Nigerian professional investors' sense-making of the impact of shareholder activism on corporate accountability

Folajimi Ashiru, Emmanuel Adegbite, Franklin Nakpodia

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1 Citation (Scopus)
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Abstract

This study investigates the perceptions of professional investors (PIs) on the impact of three groups of shareholder activists (i.e., reputable, sophisticated, or institutional) on corporate accountability in a weak institutional context and how this shapes the PIs’ investment recommendations. Relying on a sense-making theoretical perspective of the power and competence of shareholder activists obtained through semi-structured interviews with 27 Nigerian PIs, we reveal that the impact of shareholder activism occurs in three activism-accountability dimensions: dominant, insignificant, and emerging. Subsequently, we unpack factors that explain the power and influence of the dominant activism of reputable activists, the insignificant activism of sophisticated activists and the emerging activism of institutional activists. By advocating a contextual understanding of shareholder activism, this article sheds much-needed insights into the concept of ‘activism-accountability’ in a weak institutional environment.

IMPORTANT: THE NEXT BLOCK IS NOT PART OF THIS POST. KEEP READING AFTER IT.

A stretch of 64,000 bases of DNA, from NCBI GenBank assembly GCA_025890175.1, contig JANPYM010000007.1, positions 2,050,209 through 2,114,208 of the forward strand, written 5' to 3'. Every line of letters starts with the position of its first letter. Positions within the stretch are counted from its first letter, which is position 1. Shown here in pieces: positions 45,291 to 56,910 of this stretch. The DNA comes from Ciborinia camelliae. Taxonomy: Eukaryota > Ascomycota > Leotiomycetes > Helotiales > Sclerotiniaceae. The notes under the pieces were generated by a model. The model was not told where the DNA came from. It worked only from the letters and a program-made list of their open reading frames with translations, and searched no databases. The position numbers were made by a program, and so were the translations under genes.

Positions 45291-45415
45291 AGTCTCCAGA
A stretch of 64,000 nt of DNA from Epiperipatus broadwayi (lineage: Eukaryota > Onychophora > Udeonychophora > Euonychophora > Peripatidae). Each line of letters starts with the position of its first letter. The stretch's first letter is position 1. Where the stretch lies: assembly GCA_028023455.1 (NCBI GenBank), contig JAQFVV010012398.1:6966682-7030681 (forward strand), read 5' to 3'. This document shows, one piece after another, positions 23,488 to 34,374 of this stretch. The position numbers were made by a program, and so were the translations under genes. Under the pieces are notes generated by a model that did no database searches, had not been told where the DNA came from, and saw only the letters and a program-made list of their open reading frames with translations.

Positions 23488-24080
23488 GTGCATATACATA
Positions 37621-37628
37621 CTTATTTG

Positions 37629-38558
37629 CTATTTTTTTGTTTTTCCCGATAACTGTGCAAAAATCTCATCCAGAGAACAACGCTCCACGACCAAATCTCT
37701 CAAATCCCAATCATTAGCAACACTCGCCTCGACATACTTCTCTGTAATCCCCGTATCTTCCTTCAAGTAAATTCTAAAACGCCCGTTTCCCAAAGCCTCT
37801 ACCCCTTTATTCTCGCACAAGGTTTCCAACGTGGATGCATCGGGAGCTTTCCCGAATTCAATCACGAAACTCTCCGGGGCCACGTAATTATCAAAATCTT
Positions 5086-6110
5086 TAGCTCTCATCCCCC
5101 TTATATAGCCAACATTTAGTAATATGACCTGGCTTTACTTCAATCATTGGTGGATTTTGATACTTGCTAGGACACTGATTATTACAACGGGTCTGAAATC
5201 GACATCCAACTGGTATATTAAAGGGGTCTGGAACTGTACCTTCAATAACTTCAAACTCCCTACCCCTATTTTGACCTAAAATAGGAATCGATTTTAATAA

Original languageEnglish
Article number107114
Number of pages18
JournalJournal of Accounting and Public Policy
Volume42
Issue number4
Early online date5 Jul 2023
DOIs
Publication statusPublished - 4 Aug 2023

Bibliographical note

/Crown Copyright © 2023 Published by Elsevier Inc. This is an open access article under the CC BY license
(http://creativecommons.org/licenses/by/4.0/).

Keywords

  • Shareholder activism
  • Sense-making
  • Weak institutions
  • Professional investors
  • Nigeria

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